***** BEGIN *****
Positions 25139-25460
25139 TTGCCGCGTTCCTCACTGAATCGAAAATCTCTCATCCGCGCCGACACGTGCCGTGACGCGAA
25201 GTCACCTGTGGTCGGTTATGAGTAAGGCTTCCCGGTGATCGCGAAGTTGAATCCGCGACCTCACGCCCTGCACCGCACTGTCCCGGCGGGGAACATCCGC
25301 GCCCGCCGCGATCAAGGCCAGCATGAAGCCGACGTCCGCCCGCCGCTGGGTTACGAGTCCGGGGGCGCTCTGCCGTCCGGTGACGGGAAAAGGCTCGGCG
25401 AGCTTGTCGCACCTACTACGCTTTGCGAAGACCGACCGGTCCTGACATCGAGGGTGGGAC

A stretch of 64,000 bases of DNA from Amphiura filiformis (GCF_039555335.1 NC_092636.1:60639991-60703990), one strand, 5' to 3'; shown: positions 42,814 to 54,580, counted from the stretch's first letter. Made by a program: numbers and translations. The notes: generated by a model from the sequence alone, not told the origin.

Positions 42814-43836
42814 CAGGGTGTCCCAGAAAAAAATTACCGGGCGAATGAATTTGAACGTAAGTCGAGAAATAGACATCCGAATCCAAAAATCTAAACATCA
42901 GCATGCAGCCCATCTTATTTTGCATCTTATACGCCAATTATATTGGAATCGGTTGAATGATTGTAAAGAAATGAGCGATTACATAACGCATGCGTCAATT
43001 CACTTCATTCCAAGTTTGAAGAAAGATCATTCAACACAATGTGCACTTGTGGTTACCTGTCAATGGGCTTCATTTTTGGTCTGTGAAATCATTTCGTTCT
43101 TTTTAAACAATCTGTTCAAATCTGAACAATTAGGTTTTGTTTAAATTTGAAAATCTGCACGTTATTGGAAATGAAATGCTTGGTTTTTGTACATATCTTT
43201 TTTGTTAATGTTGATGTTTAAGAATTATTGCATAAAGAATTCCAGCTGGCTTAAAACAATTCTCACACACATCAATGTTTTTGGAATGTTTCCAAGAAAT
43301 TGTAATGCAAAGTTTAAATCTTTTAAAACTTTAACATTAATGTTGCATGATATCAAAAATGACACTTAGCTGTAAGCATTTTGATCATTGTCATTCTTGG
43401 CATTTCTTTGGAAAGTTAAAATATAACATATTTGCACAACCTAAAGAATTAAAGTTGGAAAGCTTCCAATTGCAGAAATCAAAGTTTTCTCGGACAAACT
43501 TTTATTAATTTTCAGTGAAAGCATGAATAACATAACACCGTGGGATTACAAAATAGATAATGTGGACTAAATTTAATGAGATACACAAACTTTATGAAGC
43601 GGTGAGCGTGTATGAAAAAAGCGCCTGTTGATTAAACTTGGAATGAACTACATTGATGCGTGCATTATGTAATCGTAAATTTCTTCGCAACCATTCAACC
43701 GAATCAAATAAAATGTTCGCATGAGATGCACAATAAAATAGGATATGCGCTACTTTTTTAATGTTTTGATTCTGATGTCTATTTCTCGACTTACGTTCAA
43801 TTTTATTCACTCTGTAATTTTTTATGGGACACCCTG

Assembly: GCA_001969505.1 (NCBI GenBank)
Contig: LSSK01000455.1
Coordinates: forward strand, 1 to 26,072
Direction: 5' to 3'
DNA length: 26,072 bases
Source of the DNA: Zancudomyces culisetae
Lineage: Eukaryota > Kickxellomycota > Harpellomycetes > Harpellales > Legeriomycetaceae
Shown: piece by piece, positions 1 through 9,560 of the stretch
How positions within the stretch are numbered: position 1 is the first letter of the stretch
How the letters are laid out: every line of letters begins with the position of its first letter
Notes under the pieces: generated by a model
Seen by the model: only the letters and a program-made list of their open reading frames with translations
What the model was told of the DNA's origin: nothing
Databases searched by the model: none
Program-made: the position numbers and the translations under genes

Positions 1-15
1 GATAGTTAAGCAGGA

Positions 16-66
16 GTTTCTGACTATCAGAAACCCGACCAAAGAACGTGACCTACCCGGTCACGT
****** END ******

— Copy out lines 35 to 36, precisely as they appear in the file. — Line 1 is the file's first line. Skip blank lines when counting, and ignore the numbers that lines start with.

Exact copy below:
1 GATAGTTAAGCAGGA

Positions 16-66